I Can Be Anything! Don’t Tell Me I Can’t by Diane Dillon (9781338166903)
Zoe says that she can be anything she wants to be, like a bird flying up high. But she also has a little voice that asks what happens if she falls. Time and again, Zoe states her dream and why it will work but the little voice is still there asking nagging questions and inserting doubt. Zoe dreams of being a scientist or a veterinarian or a musician or President. Still, that voice comments on each of those dreams. Each time though, Zoe responds or ignores the voice until it can’t answer anymore. This picture book shows how to push through personal doubts and follow your dreams, whatever they may be.
This is Dillon’s first solo picture book since the death of her husband. The insidious little voice that we all have is nicely drawn here, so that everyone can relate to the messages it gives. Zoe’s inherent enthusiasm and pride in herself are not cut down even though she has doubts. The focus on learning, science, arts and reading is strong in this book. Dillon’s illustrations are beautifully done, featuring Zoe and her dreams becoming reality on each page. A winning look at resilience and empowerment, this picture book is inspiring. Appropriate for ages 4-6. (Reviewed from copy provided by Blue Sky Press.)
Natsumi! by Susan Lendroth, illustrated by Priscilla Burris (9780399170904)
Natsumi is a little girl with lots of exuberance in everything she does. She moves fast, plays hard and makes a lot of noise. When her family starts to prepare for a festival featuring traditional Japanese arts, Natsumi struggles to figure out where she fits in. She moves too fast for flower arranging. She stirs the tea too hard in the tea ceremony. She is too loud for the dance routine. Her grandfather though has an idea of where she might fit right in, but it’s a secret until the festival.
This fast-paced picture book suits its subject just right. Filled with noise and action, the story shows a dynamic little girl who just can’t slow down, be quiet or be gentle. The repetition of those elements strengthens the structure of the book. The solution the grandfather comes up with is just right and offers a real way that Natsumi can be herself and still participate. The illustrations are just as bright and vivid as Natsumi herself, filled with color, movement and smiles. A book that celebrates individuality. Appropriate for ages 3-5. (Reviewed from copy provided by Penguin Random House.)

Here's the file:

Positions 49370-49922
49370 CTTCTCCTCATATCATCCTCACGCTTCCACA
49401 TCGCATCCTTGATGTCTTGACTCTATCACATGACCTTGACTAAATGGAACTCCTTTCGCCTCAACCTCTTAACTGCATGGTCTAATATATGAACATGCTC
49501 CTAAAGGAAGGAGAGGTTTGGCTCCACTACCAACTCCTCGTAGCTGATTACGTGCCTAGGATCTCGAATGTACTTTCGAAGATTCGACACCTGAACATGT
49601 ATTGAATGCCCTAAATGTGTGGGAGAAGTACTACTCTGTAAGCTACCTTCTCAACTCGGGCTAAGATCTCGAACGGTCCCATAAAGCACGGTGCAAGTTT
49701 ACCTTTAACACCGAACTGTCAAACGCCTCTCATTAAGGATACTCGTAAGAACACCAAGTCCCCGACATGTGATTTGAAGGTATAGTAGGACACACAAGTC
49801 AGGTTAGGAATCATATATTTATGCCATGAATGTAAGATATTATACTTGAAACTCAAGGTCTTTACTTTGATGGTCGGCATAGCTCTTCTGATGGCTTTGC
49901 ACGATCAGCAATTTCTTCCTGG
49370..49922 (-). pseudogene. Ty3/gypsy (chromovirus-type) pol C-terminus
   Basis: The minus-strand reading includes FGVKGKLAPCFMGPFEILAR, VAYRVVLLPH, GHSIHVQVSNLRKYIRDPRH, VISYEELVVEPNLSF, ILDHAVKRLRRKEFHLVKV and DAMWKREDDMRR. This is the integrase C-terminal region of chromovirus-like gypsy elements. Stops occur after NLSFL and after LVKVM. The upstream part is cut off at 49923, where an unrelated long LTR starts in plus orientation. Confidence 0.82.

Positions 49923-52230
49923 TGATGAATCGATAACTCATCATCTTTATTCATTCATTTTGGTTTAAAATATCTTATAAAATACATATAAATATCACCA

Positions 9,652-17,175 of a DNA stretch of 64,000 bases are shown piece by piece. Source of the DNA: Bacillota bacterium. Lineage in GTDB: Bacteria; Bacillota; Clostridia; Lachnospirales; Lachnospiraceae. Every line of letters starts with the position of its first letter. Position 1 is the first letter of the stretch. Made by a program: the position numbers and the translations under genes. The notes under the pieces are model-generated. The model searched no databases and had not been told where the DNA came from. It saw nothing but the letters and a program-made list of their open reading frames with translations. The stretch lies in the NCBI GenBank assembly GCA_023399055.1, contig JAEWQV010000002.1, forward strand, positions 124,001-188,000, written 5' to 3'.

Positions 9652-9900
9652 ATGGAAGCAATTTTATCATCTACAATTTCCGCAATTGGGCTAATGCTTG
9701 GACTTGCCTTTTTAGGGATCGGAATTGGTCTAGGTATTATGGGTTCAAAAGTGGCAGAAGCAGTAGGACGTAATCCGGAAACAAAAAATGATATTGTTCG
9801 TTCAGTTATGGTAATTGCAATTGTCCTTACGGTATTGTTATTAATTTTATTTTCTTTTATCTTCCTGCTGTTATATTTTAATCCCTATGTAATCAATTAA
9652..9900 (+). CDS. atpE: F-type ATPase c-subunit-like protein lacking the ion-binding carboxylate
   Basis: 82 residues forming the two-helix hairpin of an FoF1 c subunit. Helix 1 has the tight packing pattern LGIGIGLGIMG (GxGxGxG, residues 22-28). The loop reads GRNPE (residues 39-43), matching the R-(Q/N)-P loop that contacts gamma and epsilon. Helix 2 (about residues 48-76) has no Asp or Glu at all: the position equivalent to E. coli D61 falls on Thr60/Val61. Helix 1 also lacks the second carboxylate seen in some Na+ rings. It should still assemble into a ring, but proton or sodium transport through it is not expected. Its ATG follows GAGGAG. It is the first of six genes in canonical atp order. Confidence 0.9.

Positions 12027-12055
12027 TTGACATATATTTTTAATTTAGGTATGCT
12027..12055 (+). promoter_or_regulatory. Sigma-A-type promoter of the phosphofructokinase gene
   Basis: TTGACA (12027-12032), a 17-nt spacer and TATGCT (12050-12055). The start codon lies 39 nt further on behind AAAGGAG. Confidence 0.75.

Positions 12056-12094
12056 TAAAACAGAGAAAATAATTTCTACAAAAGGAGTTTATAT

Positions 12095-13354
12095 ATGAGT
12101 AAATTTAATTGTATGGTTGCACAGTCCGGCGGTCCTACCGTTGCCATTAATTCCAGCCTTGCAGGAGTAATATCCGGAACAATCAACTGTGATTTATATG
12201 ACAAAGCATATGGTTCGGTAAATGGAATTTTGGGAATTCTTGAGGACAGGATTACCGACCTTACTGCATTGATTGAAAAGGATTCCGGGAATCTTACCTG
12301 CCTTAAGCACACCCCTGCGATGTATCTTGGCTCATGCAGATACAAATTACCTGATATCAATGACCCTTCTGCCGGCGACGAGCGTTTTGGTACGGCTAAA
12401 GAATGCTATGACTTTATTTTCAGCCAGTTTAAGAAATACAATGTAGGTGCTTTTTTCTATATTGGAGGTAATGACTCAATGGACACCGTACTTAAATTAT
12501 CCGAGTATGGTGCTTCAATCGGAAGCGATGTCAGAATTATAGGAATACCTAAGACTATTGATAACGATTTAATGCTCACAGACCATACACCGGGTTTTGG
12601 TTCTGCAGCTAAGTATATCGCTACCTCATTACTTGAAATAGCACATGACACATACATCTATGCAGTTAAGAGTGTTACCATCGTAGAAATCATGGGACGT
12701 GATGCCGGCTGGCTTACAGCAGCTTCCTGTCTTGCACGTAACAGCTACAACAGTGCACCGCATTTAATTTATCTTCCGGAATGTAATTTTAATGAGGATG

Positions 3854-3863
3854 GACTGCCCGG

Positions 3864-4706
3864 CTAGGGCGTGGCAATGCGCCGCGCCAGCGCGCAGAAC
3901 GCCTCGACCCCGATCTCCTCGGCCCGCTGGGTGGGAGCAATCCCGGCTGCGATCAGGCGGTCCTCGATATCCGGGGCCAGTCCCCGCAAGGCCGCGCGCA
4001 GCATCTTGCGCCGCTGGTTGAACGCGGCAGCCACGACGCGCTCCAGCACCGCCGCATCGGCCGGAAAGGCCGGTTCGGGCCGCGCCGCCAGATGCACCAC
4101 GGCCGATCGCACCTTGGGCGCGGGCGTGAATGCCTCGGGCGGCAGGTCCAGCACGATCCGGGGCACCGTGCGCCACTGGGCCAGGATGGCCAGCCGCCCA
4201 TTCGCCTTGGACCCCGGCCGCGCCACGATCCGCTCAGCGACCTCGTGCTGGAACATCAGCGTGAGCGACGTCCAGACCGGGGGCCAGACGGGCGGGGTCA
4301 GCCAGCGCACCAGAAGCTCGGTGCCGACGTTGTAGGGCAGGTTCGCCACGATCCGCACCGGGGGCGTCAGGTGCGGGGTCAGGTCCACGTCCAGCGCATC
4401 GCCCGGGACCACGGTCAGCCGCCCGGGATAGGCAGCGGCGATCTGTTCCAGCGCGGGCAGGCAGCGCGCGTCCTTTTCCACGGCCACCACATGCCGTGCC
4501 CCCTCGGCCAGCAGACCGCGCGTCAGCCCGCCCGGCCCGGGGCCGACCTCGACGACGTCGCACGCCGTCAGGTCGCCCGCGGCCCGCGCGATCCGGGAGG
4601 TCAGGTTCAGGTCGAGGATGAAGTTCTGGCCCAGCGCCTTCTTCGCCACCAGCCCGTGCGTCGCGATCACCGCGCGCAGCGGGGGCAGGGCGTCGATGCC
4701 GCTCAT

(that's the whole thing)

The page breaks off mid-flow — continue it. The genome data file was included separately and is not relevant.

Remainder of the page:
Petra by Marianna Coppo (9780735262676)
Petra is an enormous boulder, one that is unmovable, visited by others, a magnificent mountain that has been there since ancient times. Or is she? When a dog comes along, the perspective changes and suddenly Petra is much more of a pebble size. Petra thinks that maybe she isn’t even a rock at all, perhaps she is an egg instead! What could she hatch into? When she is tossed into a pool of water, Petra again dreams of how very large she is as an island. But once again is picked up and taken away, this time by a girl who paints Petra. Who knows what she may become tomorrow!
Coppo’s book is a skilled look at perspective in two ways. First in the changing perspective as Petra seems large and then small, larger and then smaller again. Second in Petra’s own shifting perspective about who and what she is and could be. It’s an adroit combination of themes that support one another very successfully and is vastly appealing. The art style adds to that appeal with Petra’s expressions changing as her perspective shifts. The art is simple, focusing primarily on Petra herself in all of her imaginative glory. Rock on! Appropriate for ages 3-5. (Reviewed from library copy.)